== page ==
The statement of the former CEO of Pemex Emilio Lozoya before a Mexican prosecutor is one of the few clear pieces of evidence that shows the systemic corruption that has plagued that country in recent years, especially during the government of Enrique Peña Nieto. The promise to fight and end that system brought Andrés Manuel López Obrador to power, who now has before him the opportunity, but above all the duty, to comply with what has been said and not only use the case of Lozoya as a weapon against his rivals.
The former director of Pemex was arrested in Spain and accepted extradition after reaching an agreement to become a collaborating witness for the Mexican justice system. He has admitted receiving eight million dollars in bribes for Peña Nieto's presidential campaign and paying 8.6 million dollars to legislators to pass a package of reforms, including opening up the energy sector. Lozoya involves 17 politicians, including three former presidents — in addition to Peña Nieto, Felipe Calderón, and Carlos Salinas de Gortari — presidential candidates, ministers, and deputies. To all, who appear in the statement with names, surnames and all kinds of details, he accuses them of accepting large amounts of money.
López Obrador celebrates seeing all his political enemies involved in the same scandal. The appearance last week of a video of his brother receiving cash for his campaign has not changed his speech on the breakdown of the governments that preceded him. Despite everything, the Mexican president has said that he does not want to judge his predecessor or any other president. The president even flirts with the idea of submitting to a popular consultation the possibility of putting former presidents on the bench.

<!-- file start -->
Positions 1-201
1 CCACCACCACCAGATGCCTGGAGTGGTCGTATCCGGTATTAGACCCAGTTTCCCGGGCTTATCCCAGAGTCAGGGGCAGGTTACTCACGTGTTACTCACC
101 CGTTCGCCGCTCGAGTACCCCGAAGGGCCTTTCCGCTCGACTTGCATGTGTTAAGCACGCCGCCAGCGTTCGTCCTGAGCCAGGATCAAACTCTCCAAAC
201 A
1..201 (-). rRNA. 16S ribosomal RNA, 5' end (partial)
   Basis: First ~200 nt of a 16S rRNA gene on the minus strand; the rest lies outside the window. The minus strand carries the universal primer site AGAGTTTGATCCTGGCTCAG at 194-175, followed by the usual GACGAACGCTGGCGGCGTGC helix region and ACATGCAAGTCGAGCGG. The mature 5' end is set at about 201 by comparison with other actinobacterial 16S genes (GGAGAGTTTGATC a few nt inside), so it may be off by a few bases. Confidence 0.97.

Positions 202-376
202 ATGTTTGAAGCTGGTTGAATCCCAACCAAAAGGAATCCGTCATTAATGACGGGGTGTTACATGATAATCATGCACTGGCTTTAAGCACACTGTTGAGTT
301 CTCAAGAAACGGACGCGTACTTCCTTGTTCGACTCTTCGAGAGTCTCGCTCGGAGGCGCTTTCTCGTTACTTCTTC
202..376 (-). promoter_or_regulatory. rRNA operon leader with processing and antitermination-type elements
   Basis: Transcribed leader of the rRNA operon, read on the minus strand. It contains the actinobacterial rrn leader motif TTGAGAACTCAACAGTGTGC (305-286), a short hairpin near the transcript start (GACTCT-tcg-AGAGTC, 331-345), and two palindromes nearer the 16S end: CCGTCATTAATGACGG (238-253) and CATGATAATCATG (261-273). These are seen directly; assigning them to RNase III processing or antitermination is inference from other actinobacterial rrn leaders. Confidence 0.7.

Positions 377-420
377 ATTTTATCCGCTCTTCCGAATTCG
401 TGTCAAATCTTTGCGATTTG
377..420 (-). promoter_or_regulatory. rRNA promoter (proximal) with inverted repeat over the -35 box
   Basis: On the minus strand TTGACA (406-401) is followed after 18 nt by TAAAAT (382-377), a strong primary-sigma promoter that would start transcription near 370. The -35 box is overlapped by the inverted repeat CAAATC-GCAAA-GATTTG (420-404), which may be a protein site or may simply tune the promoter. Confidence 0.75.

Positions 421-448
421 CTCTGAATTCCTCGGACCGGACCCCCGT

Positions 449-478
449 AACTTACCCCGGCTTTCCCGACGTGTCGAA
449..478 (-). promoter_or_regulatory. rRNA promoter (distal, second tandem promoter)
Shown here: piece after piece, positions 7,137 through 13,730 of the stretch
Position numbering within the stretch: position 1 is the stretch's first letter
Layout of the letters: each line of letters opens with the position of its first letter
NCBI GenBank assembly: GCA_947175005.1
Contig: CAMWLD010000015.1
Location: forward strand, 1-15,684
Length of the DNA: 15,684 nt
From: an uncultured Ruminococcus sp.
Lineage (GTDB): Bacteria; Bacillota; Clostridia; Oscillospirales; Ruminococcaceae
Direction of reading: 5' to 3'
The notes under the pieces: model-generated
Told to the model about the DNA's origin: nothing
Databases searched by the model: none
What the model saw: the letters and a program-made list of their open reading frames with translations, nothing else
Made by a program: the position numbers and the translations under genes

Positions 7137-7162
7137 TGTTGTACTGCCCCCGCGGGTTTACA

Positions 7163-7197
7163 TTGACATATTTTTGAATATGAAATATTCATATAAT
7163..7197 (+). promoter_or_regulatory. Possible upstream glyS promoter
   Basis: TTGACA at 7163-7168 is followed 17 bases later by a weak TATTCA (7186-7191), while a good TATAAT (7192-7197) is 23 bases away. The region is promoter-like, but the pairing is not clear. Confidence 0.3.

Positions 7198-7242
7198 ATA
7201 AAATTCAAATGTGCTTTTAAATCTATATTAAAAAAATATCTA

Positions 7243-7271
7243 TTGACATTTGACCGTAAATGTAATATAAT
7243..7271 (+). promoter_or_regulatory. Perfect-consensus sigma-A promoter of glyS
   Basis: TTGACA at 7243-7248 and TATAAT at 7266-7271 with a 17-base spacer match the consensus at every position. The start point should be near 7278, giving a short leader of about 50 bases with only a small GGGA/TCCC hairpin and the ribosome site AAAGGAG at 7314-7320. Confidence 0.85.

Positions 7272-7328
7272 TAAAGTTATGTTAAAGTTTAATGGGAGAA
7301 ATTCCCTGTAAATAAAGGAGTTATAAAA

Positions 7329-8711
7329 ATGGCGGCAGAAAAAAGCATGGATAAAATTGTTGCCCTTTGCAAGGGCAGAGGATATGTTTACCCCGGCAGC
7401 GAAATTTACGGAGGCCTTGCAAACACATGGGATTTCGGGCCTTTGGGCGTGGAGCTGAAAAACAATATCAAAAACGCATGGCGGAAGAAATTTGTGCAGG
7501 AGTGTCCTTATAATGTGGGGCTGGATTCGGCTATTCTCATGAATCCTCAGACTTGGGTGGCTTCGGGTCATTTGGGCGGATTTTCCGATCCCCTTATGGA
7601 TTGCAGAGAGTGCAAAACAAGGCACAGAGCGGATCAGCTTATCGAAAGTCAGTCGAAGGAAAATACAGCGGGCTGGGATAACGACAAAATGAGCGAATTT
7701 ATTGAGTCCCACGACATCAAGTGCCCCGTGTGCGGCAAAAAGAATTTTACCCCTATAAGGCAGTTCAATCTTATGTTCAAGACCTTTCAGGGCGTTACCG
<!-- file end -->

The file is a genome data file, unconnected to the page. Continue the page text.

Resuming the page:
This case will show how far López Obrador wants to take the anti-corruption crusade, even more so when next year elections will be held to renew the Chamber of Deputies and 15 of the 32 states. Also, to what extent the Prosecutor's Office is independent of the legislative power, something so far chimerical in Mexico.
While all of Lozoya's accusations are being proven, the confessions of the former Pemex director underpin the López Obrador narrative. The president believes that it is enough to stigmatize the corrupt to prevent cases like these from recurring. A political use of Lozoya's declaration would wreck a uniquely valuable opportunity. Never before has a repentant stepped forward to put the Administration in which he participated in check. This would break the pact of silence that underpins Mexican politics. The country needs more than the truth. It is time for justice to do its job without interference from political power.